Microcline

Hardness  :  6
Gravity  :  2.57
Reflection  :  1.53 / 1.52
Color  :  Colorless
Chemical formula  :  KAISi3O8
Crystal system  :  Triclinic
Major varieties  :  Amazonite

Microcline typically contains minor amounts of sodium. It is common in granite and pegmatites. Microcline forms during slow cooling of orthoclase; it is more stable at lower temperatures than orthoclase. Sanidine is a polymorph of alkali feldspar stable at yet higher temperature. Microcline may be clear, white, pale-yellow, brick-red, or green; it is generally characterized by cross-hatch twinning that forms as a result of the transformation of monoclinic orthoclase into triclinic microcline.

Microcline may be chemically the same as monoclinic orthoclase, but because it belongs to the triclinic crystal system, the prism angle is slightly less than right angles; hence the name "microcline" from the Greek "small slope." It is a fully ordered triclinic modification of potassium feldspar and is dimorphous with orthoclase. Microcline is identical to orthoclase in many physical properties; it can be distinguished by x-ray or optical examination; viewed under a polarizing microscope, microcline exhibits a minute multiple twinning which forms a grating-like structure that is unmistakable.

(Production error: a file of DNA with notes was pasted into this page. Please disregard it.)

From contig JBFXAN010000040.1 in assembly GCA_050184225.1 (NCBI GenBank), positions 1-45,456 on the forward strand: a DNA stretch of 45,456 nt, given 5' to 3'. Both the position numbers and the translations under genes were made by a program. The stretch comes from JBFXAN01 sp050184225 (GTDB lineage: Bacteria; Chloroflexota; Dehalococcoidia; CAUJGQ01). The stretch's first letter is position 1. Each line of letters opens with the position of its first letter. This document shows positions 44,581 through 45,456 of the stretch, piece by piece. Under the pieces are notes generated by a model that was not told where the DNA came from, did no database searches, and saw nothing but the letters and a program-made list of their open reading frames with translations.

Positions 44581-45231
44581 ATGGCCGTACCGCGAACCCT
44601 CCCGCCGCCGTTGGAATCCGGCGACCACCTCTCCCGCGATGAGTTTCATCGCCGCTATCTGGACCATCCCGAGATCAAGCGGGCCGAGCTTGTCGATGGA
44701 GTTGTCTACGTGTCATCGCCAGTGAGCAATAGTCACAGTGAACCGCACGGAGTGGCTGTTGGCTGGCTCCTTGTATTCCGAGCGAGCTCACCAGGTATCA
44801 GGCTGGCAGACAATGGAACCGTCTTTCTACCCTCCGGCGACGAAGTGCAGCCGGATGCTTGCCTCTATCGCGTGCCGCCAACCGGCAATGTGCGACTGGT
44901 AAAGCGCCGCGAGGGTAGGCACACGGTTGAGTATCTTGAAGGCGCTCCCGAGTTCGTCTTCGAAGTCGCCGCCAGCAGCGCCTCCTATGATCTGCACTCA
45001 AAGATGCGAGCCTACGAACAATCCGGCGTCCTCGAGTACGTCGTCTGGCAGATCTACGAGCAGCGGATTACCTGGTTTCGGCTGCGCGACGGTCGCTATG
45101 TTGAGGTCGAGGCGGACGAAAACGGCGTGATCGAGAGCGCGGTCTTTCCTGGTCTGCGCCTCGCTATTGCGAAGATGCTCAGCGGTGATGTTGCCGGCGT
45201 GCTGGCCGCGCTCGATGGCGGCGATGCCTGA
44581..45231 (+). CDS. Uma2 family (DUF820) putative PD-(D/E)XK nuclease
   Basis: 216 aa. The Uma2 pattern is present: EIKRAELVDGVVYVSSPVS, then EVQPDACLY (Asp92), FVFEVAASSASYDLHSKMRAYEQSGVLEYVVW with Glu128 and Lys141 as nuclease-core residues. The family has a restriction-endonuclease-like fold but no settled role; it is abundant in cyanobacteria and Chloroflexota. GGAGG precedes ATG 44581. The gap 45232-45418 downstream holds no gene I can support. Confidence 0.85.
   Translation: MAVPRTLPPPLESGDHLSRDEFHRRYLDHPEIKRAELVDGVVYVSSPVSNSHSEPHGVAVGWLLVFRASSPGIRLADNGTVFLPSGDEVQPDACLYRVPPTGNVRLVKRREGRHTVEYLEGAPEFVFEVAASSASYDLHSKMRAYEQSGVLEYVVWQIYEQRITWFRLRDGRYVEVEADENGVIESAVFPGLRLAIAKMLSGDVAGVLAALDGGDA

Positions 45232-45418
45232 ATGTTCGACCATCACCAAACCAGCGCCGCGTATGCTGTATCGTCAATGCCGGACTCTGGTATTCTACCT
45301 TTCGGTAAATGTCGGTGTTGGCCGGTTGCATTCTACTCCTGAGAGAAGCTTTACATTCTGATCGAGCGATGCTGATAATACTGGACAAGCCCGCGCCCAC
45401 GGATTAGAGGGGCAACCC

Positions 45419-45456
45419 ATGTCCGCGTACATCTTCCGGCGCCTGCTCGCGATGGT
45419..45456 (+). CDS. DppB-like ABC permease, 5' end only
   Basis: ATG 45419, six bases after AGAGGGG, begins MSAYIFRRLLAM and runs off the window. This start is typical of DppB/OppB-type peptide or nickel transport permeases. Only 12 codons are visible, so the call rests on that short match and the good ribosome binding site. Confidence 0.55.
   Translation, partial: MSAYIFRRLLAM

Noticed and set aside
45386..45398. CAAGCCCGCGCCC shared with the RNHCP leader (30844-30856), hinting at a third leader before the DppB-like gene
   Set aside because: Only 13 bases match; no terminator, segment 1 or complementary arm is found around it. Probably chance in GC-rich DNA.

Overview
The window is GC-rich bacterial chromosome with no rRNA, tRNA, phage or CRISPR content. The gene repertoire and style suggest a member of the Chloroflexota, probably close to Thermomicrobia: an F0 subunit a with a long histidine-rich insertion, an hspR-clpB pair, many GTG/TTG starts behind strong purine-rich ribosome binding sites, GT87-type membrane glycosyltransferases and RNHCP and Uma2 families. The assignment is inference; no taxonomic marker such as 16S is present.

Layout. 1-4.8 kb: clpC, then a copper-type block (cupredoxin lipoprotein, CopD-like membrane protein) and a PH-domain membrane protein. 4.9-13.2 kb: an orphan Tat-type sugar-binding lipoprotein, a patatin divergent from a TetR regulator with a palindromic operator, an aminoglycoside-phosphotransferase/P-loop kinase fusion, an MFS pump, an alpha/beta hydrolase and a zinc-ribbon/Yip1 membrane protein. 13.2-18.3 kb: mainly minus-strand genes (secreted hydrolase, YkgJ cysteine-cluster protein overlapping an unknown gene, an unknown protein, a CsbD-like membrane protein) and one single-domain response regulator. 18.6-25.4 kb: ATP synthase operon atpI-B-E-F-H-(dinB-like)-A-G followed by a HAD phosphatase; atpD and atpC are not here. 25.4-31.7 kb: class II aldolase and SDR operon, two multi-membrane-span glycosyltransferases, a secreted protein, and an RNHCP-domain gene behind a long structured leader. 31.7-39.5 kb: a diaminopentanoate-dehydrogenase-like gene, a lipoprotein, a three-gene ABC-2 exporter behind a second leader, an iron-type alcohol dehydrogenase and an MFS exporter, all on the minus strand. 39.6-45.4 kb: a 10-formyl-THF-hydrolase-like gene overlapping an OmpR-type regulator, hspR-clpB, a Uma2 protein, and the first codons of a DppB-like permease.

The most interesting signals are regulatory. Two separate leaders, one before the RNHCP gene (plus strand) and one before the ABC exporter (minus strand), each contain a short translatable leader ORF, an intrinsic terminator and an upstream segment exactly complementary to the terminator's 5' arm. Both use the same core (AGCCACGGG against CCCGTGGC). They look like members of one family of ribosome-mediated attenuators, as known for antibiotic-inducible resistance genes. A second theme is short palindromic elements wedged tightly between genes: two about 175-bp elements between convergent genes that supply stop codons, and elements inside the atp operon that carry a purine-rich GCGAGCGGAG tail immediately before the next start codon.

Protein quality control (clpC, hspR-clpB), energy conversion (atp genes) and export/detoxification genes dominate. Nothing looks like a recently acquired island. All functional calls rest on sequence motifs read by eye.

Amazonite

Amazon stone, or amazonite, is a beautiful green variety of microcline. It is not found anywhere in the Amazon basin, however. Spanish explorers who named it apparently confused it with another green mineral from that region. The network of striations, usually visible with a lens, distinguishes it from certain jades or opaque beryls, which it can resemble quite closely. Incipient cleavage cracks, where present, are also fairly characteristic.


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